The Rock is the sort of place you’d stumble upon in a ‘100 places to go before you die’ book. A random bit of craggy rock posited precariously in a dayglow sea, it simply doesn’t look real – and quirkier still, it’s a restaurant. When we disembarked from the tender, I was fully expecting to see a local man cooking line-caught fish over coals in an oil drum. Instead, we were greeted by an arresting Maasai warrior and Nigel, the eccentric English owner.
We dined on delicious Italian/African fusion cuisine and sat on the sun-bleached terrace rubbing our eyes at the staggering beauty of the Indian Ocean. Jemima suggested that, ‘This is what heaven must look like’, and I agreed. After our lunch among the well-heeled tourist massive we headed to a local village, to find a starkly different Zanzibar. Children with bare feet in worn-out primary-colour party dresses greeted us with interest. We were guided through higgledy-piggledy mud huts with palm-frond roofs, dodging skinny chickens and goats along the way.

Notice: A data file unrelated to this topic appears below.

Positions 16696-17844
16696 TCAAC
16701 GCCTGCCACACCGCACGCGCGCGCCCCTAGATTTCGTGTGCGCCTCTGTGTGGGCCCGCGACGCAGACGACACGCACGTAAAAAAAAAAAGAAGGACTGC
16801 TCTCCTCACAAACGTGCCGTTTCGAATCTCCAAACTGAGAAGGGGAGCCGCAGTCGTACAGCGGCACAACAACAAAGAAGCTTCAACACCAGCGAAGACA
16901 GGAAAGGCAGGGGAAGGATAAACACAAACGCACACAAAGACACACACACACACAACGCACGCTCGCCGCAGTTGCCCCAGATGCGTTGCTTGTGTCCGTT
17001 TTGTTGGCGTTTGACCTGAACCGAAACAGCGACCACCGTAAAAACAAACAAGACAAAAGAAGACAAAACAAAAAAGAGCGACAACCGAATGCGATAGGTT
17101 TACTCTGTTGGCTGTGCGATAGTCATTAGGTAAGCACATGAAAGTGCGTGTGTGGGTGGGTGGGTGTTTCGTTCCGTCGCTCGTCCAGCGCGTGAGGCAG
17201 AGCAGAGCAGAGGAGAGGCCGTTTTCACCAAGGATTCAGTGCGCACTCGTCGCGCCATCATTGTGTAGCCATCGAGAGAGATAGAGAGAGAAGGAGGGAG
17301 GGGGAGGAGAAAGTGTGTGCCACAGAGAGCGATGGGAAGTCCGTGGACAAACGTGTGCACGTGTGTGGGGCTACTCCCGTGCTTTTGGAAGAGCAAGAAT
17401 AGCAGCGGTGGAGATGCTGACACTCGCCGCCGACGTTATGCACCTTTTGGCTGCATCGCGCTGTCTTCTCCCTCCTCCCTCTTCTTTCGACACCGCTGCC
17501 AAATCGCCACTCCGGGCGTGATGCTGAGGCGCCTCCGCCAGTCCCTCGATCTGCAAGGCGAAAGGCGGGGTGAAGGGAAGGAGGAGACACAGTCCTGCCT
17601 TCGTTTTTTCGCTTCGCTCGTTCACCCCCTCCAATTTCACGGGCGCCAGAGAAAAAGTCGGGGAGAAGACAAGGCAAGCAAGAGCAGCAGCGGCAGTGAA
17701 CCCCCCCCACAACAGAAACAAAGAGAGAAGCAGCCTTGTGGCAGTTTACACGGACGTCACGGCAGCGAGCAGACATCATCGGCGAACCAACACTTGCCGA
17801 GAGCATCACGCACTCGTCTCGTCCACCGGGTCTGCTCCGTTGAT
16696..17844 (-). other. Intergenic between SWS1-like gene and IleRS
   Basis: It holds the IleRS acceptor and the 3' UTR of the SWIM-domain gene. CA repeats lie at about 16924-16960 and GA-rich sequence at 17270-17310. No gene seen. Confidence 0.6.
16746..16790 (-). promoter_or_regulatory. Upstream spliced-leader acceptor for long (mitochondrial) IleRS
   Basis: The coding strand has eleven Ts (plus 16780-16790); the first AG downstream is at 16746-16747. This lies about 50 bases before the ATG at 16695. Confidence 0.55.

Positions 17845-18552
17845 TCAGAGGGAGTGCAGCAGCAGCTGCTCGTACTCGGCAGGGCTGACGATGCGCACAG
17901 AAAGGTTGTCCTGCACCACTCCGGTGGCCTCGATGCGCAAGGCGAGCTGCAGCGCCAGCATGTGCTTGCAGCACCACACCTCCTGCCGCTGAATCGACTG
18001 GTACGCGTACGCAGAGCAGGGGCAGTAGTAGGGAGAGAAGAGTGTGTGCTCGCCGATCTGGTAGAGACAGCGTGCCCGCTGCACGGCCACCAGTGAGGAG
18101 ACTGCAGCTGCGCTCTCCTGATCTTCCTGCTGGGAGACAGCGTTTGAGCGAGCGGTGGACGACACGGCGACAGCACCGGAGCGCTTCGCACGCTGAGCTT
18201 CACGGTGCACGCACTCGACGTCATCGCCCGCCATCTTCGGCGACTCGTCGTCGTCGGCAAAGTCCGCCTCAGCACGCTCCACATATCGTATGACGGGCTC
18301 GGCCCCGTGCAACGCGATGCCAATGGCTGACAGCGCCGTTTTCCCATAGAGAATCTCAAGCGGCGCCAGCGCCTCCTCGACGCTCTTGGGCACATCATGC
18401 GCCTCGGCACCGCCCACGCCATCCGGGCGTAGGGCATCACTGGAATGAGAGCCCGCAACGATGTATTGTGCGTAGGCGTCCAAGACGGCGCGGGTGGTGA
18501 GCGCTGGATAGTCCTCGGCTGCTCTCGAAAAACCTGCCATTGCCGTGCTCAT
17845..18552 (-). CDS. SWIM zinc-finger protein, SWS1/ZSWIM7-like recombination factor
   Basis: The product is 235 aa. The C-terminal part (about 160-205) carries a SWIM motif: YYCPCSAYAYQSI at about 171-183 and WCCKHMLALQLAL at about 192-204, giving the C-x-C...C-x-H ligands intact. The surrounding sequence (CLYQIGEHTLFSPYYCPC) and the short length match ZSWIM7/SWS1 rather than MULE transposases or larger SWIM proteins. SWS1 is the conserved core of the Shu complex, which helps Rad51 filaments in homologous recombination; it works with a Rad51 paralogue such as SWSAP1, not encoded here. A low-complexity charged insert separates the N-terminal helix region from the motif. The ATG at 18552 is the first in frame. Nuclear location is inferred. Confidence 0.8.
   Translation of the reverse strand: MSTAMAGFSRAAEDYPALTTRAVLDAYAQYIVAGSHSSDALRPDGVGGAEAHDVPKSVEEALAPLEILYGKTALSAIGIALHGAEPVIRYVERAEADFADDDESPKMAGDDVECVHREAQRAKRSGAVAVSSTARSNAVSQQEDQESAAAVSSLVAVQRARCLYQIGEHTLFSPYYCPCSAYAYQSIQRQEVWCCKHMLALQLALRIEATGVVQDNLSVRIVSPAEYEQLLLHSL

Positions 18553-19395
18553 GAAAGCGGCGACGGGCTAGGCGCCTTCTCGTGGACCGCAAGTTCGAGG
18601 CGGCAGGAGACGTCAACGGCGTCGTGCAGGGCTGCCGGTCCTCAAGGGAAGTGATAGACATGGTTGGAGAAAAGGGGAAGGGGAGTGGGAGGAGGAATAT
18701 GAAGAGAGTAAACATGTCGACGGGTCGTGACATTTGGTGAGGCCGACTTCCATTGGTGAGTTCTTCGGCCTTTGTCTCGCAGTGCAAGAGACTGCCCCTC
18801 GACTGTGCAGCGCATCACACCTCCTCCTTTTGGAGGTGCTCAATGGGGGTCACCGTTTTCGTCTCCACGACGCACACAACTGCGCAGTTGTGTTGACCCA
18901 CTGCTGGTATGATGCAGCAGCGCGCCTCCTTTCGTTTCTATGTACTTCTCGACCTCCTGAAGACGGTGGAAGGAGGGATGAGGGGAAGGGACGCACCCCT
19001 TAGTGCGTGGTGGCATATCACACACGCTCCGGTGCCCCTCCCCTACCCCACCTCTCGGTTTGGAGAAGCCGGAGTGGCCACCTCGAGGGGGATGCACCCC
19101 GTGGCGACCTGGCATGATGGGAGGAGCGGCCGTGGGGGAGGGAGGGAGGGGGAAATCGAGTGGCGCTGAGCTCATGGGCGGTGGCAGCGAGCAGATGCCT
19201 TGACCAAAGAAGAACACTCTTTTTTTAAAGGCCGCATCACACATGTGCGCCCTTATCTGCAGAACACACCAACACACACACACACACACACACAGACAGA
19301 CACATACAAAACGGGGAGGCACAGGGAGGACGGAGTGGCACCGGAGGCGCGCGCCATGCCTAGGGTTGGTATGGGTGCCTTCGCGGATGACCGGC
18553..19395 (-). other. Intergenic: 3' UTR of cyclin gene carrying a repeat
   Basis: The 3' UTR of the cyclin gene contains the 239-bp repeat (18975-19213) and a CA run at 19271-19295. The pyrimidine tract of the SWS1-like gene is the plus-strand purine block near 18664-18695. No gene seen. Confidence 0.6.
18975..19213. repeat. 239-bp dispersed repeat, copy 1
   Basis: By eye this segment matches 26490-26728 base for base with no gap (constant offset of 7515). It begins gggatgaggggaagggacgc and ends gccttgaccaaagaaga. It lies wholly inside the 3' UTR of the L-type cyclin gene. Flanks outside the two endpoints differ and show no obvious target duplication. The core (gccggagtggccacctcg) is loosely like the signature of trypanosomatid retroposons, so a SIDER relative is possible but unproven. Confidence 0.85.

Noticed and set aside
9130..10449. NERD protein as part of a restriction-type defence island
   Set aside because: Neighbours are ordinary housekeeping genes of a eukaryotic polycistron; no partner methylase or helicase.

A man handed Jemima a green coconut and instructed her how to remove the husk with a metal spike. A mother cracked the nut and handed it to the baby on her lap to drain the water, then showed Jemima how to grate the flesh out and extract the milk. Then to an old woman with boney fingers, spinning the mangrove-marinated husk into raffia in her palms, later to be dyed and made into bags, mats and baskets. The journey of this single natural resource was sobering. No waste, every part utilised, highlighting the uncomfortable truth about our throw-away society in the West.